Some top games advanced ‘known’ game styles in smart ways: the Pinocchio themed Souls-like Lies Of P hit Next Fest on the tail end of a giant 15,000+ CCU spike for an earlier demo release, and still excelled. Other notables? First person sci-fi exploration adventure The Invincible, top-down co-op ARPG Wizard With A Gun, and starship management game Jumplight Odyssey.
The Steam tags for the top games are skewing to ‘core’ PC genres: of this Top 20, we see these subgenre ‘Top 5’ tags for 4 or more games - Colony Sim, Survival, Building, Roguelike, Action Roguelike, City Builder, Action RPG, Roguelite, Tower Defense.
So that’s just one view. Another interesting one is by ‘highest Steam demo CCU during the festival’. And if you want to sort things that way, you’ll get the following:
There’s some different titles further up charts here - particularly a couple of Chinese titles, WuXia sandbox RPG The Matchless Kung Fu (4,500 CCU) & turn-based SRPG Reverse Collapse (2,800 CCU). But there’s also the first ever demo for house renovation sequel House Flipper 2 (2,800 CCU).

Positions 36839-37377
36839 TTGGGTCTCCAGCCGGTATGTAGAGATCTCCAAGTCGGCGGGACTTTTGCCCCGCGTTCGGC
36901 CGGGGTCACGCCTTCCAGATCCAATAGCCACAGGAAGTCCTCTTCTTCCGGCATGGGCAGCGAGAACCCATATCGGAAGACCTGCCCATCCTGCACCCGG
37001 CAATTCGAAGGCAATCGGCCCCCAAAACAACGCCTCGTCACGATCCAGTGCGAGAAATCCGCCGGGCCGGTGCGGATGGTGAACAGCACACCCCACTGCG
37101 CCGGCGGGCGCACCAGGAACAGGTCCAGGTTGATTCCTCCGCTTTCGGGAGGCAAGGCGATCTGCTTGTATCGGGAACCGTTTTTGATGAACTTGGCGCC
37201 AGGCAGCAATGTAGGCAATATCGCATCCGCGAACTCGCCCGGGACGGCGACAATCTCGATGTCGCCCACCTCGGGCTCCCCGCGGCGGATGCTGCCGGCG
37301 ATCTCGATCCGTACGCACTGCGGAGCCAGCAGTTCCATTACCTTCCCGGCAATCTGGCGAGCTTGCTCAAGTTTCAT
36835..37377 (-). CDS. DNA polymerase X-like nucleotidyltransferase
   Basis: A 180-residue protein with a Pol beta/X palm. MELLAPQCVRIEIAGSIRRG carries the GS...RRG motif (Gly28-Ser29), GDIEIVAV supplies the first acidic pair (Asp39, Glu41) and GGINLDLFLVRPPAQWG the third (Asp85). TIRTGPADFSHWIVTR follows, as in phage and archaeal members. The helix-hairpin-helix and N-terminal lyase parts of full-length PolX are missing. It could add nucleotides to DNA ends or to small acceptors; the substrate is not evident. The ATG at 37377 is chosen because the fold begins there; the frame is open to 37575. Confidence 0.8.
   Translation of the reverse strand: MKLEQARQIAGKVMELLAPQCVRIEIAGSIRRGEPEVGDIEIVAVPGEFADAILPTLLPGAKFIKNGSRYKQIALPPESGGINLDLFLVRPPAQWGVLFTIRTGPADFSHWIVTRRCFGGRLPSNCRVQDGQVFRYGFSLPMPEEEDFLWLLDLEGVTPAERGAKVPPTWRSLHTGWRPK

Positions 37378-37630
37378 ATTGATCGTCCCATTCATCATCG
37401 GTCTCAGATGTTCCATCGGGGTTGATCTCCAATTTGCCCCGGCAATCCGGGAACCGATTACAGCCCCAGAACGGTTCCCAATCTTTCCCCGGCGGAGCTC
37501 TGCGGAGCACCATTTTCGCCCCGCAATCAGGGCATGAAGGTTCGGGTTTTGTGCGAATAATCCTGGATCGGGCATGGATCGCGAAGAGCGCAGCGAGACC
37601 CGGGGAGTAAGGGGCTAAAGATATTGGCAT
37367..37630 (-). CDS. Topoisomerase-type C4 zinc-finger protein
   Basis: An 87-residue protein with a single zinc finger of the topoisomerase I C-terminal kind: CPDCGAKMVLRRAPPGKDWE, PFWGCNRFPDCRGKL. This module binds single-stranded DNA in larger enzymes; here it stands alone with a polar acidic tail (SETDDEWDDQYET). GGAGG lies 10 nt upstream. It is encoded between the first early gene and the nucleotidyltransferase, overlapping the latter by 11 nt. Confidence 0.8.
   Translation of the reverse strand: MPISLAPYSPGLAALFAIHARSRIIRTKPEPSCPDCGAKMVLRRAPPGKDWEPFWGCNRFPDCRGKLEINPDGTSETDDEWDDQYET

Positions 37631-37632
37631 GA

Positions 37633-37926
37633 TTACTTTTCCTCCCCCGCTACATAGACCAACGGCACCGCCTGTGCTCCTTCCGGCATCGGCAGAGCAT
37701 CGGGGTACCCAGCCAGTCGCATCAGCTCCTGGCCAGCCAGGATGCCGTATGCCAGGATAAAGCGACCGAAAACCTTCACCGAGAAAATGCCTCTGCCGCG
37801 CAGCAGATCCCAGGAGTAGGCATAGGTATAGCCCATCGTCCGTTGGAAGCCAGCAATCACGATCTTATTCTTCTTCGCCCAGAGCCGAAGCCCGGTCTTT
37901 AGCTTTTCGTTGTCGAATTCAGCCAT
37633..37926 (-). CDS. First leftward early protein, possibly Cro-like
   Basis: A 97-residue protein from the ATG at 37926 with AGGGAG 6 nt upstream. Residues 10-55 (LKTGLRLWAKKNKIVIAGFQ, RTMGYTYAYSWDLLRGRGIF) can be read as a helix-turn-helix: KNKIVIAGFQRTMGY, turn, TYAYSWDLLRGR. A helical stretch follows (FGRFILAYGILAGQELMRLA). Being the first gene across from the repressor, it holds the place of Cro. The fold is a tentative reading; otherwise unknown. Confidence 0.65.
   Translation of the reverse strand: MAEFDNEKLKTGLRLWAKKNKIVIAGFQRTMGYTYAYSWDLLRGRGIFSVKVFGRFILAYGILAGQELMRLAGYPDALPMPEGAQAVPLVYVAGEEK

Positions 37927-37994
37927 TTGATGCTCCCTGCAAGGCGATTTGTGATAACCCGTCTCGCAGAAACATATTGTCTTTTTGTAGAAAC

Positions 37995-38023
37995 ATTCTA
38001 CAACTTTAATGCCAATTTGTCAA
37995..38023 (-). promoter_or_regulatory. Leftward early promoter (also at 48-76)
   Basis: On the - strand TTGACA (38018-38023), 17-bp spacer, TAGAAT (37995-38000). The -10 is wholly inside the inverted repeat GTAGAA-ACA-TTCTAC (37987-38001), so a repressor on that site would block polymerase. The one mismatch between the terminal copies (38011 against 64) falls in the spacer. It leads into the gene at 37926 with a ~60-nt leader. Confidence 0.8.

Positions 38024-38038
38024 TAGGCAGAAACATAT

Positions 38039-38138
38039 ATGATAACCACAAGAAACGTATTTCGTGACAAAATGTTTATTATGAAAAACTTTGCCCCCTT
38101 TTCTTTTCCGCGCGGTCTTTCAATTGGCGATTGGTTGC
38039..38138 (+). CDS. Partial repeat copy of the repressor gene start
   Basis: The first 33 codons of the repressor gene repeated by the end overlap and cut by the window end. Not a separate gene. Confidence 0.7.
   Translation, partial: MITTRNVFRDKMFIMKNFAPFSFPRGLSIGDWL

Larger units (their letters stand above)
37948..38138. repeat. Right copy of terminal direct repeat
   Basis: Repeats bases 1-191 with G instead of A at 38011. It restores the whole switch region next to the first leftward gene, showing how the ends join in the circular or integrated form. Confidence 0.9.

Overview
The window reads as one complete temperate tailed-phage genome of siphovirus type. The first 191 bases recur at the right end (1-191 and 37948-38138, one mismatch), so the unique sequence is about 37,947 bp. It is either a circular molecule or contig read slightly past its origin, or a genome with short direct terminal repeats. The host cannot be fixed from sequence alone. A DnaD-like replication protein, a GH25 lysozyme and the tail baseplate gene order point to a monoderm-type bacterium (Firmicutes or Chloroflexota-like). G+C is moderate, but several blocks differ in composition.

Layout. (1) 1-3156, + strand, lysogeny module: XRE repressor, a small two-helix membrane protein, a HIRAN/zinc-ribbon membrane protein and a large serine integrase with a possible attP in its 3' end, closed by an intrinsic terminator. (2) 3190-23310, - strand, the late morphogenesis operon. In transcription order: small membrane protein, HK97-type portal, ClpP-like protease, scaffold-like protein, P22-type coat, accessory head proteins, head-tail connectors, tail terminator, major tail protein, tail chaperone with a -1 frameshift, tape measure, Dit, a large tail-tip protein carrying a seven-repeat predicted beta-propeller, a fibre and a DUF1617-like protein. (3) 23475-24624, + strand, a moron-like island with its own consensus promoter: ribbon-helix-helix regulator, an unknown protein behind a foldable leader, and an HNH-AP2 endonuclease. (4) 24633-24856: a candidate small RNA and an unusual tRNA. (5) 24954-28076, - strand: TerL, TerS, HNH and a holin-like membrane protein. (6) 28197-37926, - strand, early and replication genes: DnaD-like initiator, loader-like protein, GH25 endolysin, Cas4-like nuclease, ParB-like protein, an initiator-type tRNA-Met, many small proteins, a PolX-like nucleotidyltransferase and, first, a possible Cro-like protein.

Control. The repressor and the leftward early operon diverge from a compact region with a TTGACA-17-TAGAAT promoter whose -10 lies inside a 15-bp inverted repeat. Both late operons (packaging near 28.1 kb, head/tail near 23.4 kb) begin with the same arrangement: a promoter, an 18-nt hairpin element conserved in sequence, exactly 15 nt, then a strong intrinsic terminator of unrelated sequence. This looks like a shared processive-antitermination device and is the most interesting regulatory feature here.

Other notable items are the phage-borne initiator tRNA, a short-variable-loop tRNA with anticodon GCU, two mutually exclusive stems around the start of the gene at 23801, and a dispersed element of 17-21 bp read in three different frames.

There are also F2P titles with demos in Next Fest, of course. Dofus creators Ankama charted here with turn-based tactical multiplayer RPG Waven (1,700 CCU), and Nexon’s medieval 16 vs. 16 action game Warhaven (3,900 CCU) did even better. (BTW, did you notice that if you remove three letters for Warhaven you get… Waven? Creepy!)
Finally, since ‘max CCU’ may not reflect popularity 100% accurately - since some demos are way more limited than others in ‘number of minutes you can play’ - Valve put out a ‘top 20 demos by unique players’ chart at the end of last week, as follows: